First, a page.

And we’re slummin’ on Poverty Row, Hollywood again. This time we’ll be sampling one of the low-budget efforts of Republic Pictures.
Tonight’s delight is a forgettable little wisecracking-detective saga from 1946; The Inner Circle. The title has nothing to do with the flick…but it is fun to say out loud in your best funereal voice. There are interesting performances by Ricardo Cortez, William Frawley (the definitive Fred Mertz, Lucy & Ricky’s neighbor), and the almost delightful Adele Mara.
But what makes the film worth watching is Will Wright.
WARNING: a geezer moment is about to ensue.
Will Wright is one of those faces that haunts my TV-watching childhood. To me, his career sounds like a dream. In the movies he worked with Tracy & Hepburn in Adam’s Rib (1949), Peck & Mitchum in Cape Fear (1962), Powell & Loy in Shadow of the Thin Man (1941), and Brando in The Wild One (1953). That should be enough for anyone, but then there’s his television resume. Mr. Wright was in The Dick Van Dyke Show, Perry Mason, The Real McCoys, Rawhide, 77 Sunset Strip, Leave It to Beaver, Cheyenne, Sugarfoot, Maverick, Father Knows Best, I Love Lucy, and The Adventures of Ozzie and Harriet. Animal stars flocked to him in Lassie, Rin-Tin-Tin, Mister Ed, and Fury (“The story of a horse and the boy who loved him.”- you can also say that in your best funereal voice). He portayed town skinflint Ben Weaver in several episodes of The Andy Griffith Show, including a Christmas episode that pretty well shattered my pre-teen heart.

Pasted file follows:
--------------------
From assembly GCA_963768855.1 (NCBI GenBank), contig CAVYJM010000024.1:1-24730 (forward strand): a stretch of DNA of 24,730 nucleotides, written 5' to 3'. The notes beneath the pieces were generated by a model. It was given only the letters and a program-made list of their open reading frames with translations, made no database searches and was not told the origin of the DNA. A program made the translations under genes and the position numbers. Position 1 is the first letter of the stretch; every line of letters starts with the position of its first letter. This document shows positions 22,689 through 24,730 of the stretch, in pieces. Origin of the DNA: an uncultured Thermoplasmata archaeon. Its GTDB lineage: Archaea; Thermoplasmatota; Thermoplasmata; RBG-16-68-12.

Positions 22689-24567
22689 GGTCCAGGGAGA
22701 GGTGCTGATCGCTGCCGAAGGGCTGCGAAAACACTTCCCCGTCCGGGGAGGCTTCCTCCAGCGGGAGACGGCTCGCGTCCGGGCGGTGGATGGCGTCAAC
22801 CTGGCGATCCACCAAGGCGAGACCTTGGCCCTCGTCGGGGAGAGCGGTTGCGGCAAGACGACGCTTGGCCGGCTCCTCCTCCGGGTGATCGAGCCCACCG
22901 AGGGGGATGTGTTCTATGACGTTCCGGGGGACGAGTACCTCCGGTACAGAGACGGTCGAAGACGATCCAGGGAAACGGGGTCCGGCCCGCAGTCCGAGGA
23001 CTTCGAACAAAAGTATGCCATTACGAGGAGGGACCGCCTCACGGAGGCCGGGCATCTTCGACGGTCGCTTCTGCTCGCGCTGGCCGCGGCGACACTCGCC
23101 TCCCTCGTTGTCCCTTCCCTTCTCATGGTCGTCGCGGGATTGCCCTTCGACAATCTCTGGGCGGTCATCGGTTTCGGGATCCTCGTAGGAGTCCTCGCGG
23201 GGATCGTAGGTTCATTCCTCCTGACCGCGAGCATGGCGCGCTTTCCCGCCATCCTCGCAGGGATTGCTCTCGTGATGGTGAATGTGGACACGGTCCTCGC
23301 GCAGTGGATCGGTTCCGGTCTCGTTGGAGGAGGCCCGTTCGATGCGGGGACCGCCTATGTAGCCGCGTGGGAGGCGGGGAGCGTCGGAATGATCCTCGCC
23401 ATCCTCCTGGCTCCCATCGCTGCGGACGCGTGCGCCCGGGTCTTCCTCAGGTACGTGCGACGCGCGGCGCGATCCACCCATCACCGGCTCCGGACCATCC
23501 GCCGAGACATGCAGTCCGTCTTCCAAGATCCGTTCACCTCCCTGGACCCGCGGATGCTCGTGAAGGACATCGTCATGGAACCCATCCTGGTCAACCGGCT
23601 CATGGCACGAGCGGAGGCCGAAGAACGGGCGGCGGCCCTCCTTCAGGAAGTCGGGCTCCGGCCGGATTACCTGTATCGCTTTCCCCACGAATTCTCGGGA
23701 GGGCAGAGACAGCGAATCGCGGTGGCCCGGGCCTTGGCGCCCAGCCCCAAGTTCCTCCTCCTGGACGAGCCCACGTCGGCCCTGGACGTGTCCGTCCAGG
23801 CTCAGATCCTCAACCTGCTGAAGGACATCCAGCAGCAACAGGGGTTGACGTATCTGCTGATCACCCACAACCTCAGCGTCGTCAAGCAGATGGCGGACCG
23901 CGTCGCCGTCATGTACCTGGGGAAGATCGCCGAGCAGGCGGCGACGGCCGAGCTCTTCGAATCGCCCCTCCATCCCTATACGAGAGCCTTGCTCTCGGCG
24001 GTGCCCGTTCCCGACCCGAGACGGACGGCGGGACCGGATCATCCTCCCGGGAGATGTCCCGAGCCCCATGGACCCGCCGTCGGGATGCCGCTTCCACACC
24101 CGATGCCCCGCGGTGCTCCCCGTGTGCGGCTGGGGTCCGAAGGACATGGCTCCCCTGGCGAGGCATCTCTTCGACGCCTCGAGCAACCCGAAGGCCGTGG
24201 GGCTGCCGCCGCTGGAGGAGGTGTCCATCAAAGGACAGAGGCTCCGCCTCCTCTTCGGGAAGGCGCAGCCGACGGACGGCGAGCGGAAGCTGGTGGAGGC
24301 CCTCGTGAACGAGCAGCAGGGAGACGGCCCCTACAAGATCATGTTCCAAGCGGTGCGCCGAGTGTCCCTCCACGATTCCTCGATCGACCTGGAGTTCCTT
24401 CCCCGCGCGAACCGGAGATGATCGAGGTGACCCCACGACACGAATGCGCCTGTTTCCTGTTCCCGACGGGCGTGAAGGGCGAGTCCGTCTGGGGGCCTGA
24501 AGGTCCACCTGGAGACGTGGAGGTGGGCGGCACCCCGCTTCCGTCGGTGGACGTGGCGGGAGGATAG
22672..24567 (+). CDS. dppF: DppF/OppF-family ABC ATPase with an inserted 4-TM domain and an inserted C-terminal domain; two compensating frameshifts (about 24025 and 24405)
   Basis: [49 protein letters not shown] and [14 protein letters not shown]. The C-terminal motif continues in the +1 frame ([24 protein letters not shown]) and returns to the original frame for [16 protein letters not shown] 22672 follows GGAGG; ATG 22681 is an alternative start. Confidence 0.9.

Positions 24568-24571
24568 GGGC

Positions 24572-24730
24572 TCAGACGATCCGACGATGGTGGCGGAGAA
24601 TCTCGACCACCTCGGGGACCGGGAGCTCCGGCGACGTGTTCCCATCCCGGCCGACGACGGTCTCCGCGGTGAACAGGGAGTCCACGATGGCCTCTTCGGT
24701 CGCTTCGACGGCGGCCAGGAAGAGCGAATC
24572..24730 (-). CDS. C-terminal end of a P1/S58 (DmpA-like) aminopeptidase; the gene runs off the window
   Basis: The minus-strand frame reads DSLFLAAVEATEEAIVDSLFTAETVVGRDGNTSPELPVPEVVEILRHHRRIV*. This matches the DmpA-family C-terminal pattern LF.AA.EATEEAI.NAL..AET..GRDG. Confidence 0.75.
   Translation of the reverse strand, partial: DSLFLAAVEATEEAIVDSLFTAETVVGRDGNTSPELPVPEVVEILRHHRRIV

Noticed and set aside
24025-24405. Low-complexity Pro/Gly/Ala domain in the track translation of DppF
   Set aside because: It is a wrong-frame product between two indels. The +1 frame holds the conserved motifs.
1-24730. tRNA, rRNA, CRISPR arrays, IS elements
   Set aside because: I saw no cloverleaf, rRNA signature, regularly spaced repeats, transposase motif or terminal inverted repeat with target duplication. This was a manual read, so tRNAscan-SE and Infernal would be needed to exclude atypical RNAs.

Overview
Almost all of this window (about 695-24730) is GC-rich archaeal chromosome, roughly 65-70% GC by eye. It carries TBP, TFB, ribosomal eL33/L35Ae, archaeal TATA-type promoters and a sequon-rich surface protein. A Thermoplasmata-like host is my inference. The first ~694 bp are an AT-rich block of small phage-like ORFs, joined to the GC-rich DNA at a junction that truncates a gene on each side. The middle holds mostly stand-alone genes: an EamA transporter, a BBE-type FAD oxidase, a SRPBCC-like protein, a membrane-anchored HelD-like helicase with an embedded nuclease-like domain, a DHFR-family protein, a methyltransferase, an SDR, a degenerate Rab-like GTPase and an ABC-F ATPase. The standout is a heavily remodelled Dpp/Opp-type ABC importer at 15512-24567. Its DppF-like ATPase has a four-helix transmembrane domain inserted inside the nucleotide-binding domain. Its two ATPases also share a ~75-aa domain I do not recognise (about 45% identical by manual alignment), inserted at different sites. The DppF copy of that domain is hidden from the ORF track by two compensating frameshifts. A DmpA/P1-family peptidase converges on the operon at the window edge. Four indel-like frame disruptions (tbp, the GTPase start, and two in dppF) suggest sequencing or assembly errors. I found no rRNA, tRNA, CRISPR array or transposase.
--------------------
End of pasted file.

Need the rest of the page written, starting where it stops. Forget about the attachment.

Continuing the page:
Mr. Wright was born old, was often mean, but seemed always ripe for redemption.
…ripe for redemption…
Maybe that’s what’s missing in some of our elected leaders these days. I fear they’ve drifted far from being ripe for redemption.
Maybe we could use an actor like Will Wright for these troubled times.